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Comment: Re:It is NOT 3d, you CANNOT get 3d from a 2d scree (Score 1) 255

by fullfactorial (#33115256) Attached to: Why Bad 3D, Not 3D Glasses, Gives You Headaches

Depth Perception is the operative phrase here.

In humans, visual depth perception emerges from a combination of cues:

  1. monocular
  2. binocular
  3. motion

Traditional "2D" movies already have most of the monocular cues necessary for depth perception. Without them, you wouldn't be able to tell whether a car was driving towards or away from the camera. However, some monocular cues are missing. Within ~6 feet, "accommodation" can be used to tell you how near or far you are focusing, based on how your eye muscles are shaping your lens.

What most people consider "3D" is just stereopsis -- presenting a different image to each retina. This gets you much closer to "real" depth perception, and is enough of an improvement to be "worth it" for a lot of applications (CAD, Hollywood movies, etc). However, it is missing "convergence," which is how much your eyes have to point towards each other to see an object.

Read the Wikipedia article for the full list.

Comment: Re:I see a lot of denial in this post (Score 1) 917

by fullfactorial (#32930656) Attached to: Apple Offers Free Cases To Solve iPhone 4 Antenna Problems

Steve says it's trifling because it is trifling! While certainly a design flaw, I would only consider it serious if:

    • it causes lots of damage.
    • it's hard to fix or work around.

When I think "serious" product failures, it's something dangerous (Sony batteries), or renders the product useless in a way that the user can't fix (Droid X eFUSE). Dropping 1% more calls is a minor impact, and even my 95 year old grandfather can put a phone in a case.

It's a problem, and I'm glad Apple is addressing it with free bumpers. That said, schadenfreude is the only way I can make sense of the all the media hoopla against Apple. Will Consumer Reports change their recommendation once they receive their free bumpers?

Comment: Re:ladies and gentlemen: (Score 2, Informative) 557

by fullfactorial (#32356690) Attached to: Apple Surpasses Microsoft In Market Capitalization

Yes, because of course web/IM/email are the *ONLY THREE THINGS* done on any PC in an average home...

You win the unintentionally hilarious award for the day. The iPad actually supports or will support every single thing you mentioned!

  1. Printing support may come as a part of the iPhone OS 4.0 SDK. If not, Google's Cloud Print Service could fill the gap.
  2. The iPad is such a good 3D game platform that Nintendo declared Apple the enemy of the future.
  3. The iPad itself is a solid media player, but you can also hook it up to your TV with Component or VGA cables.
  4. Apple sells a Camera Connector Kit for the iPad. You can upload photos from an SD stick, and edit them in an App on your iPad.
  5. iPhone OS 4.0 supports background tasks and multi-tasking, to the extent that you would even want to do that on a 10" screen.

The only thing you can't do on an iPad is rip movies and music, but that's kinda what the iTunes store is for. I'm not saying that the way you do it on the iPad is for everyone, and you specifically are certainly better off with a PC. My mom, on the other hand, finds the iPad a much eaiser way to achieve every item you mentioned.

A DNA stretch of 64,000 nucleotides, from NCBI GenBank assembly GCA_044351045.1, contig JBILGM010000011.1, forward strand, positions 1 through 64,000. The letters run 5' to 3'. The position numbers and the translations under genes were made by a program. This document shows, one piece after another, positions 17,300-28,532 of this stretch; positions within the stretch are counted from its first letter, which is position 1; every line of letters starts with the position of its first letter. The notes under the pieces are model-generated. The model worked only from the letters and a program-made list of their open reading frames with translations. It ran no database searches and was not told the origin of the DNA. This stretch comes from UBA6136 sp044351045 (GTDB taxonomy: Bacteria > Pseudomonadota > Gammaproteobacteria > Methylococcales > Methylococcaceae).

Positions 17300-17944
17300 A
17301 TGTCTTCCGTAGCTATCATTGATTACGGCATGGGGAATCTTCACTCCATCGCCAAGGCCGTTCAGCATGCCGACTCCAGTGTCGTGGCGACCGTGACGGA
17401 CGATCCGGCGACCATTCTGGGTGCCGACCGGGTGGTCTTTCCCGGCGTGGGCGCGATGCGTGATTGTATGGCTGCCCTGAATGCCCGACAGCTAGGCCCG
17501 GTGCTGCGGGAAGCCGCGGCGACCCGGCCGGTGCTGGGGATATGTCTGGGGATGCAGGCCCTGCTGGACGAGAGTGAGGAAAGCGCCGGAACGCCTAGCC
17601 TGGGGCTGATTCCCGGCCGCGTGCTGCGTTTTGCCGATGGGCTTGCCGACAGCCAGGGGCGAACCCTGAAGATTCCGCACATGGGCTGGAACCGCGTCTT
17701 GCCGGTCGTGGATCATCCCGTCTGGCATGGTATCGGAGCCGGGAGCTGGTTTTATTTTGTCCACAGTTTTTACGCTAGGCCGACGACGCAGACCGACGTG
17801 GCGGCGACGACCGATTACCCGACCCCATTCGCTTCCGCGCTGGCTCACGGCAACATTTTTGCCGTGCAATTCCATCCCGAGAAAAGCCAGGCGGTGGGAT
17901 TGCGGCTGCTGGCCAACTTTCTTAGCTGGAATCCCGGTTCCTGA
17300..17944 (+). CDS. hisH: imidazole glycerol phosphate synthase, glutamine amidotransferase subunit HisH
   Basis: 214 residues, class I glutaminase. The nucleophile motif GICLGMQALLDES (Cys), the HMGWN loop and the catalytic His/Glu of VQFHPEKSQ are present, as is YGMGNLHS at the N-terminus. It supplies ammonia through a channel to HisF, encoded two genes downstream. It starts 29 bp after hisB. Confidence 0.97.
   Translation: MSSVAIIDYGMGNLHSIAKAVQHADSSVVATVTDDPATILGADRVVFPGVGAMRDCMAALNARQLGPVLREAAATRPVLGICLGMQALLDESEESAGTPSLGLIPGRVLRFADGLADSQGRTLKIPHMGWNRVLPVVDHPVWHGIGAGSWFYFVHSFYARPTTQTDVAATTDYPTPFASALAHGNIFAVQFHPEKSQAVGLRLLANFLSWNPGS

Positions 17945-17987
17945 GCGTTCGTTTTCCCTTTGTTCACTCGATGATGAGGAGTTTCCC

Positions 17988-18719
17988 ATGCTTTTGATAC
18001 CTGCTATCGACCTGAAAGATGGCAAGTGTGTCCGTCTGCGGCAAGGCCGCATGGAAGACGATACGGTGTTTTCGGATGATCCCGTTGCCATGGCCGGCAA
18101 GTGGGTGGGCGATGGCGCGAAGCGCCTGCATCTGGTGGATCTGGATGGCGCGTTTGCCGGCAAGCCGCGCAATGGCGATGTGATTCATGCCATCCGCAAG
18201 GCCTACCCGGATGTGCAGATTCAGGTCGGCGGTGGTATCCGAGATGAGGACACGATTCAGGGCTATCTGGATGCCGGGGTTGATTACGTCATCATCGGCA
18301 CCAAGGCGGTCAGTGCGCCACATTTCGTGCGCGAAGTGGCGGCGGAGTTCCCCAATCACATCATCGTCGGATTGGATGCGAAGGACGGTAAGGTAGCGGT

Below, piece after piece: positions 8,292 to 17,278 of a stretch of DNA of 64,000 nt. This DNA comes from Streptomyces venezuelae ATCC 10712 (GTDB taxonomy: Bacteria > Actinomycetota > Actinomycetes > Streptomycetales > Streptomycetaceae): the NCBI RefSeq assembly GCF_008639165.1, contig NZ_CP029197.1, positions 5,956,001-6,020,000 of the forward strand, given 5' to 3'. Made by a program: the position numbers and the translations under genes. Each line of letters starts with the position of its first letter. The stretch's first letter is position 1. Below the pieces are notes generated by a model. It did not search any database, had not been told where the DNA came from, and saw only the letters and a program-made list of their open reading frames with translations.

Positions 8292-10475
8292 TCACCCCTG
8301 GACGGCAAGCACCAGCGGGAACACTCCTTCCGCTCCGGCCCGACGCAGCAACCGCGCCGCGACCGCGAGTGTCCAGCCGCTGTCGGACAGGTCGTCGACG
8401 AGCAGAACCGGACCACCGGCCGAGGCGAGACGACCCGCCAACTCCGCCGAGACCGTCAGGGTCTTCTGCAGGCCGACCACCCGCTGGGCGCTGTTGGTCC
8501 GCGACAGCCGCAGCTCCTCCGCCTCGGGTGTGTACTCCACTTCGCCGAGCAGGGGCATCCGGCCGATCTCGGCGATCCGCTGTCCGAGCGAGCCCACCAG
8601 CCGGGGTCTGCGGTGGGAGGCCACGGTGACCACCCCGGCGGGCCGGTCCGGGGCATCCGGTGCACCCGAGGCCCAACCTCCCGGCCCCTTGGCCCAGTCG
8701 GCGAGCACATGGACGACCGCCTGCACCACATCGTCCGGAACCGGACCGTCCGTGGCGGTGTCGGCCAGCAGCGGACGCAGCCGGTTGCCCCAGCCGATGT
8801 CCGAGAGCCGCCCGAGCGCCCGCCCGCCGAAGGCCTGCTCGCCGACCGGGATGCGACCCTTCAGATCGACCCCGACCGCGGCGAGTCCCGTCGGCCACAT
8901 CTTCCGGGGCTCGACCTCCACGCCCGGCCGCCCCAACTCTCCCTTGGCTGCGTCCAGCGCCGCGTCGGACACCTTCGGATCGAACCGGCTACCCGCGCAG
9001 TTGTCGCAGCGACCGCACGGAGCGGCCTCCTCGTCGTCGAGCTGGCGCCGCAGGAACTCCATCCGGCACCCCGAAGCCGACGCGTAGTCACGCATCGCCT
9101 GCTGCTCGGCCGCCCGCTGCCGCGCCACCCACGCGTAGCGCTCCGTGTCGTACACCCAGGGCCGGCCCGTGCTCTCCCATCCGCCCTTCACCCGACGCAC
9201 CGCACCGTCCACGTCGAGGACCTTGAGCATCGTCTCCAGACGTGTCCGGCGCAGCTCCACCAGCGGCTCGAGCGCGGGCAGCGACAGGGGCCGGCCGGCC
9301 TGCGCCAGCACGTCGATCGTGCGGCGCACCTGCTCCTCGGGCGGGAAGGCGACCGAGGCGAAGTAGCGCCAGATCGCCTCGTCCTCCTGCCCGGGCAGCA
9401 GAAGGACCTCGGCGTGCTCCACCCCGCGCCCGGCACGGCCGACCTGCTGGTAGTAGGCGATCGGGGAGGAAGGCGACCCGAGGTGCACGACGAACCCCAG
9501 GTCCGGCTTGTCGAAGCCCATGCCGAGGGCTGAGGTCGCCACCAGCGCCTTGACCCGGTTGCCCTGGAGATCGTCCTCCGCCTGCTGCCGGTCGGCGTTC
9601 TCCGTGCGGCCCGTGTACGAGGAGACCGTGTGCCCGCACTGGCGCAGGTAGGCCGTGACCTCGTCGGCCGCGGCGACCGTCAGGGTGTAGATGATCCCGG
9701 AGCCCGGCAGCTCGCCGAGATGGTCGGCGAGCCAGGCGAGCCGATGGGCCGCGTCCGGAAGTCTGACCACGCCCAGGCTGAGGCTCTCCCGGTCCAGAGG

Comment: Re:memorize a fake person (Score 1) 206

by fullfactorial (#32344210) Attached to: Privacy Machiavellis

there is a fake me out there...

What are you so afraid of? (Completely sincere question--not trolling in the least.)

I understand using a fake persona if you're afraid of some company knowing information about you. However, with a fake name you're still going to see targeted advertising, and if you're doing anything illegal you're probably not obfuscating enough to hide your true identity.

I guess I just don't understand what privacy consequences you're actually avoiding.

Comment: Re:See, this is what I've been saying on Slashdot (Score 1) 468

by fullfactorial (#32132694) Attached to: Is HTML5 Ready To Take Over From Flash?

Mod parent up (or mod GP down). Half of that ZDNet article was retracted because the iPad DOES support bluetooth keyboards, and the other half is BS because USB isn't even Apple's standard.

Apple has actually gotten rid of most proprietary connectors in the past 10 years. The ones they still have are either highly device-specific (e.g. iPod connector), or on their way to becoming standards (e.g. mini display port).

Comment: Re:Games too (Score 1) 595

by fullfactorial (#32102194) Attached to: Is Apple's Attack On Flash Really About Video?

The ONLY reason i can comprehend for that change to the EULA was to ban the native flash executables. Theres no other practical reason for it.

It's too early to say why Apple is prohibiting 3rd-party compilers. Today it looks like Apple is exerting a monopoly over software, but tomorrow we might learn that Apple was trying to prevent a monopoly in the hardware. Right now the entire iPhone ecosystem is locked into an ARM architecture.

By prohibiting 3rd party compilers, Apple can change chip architectures with only a simple update to XCode, and reasonably expect most apps to be recompiled for the new architecture. Conversely, Flash-compiled iPhone apps might have to wait a year for Adobe CS7 or whatever. Steve Jobs basically said this in his open letter:

We know from painful experience that letting a third party layer of software come between the platform and the developer ultimately results in sub-standard apps and hinders the enhancement and progress of the platform.

It took Adobe ten years to release a fully MacOS X native version of Photoshop. I can't blame Steve Jobs for not wanting his platform to be dependent on Adobe.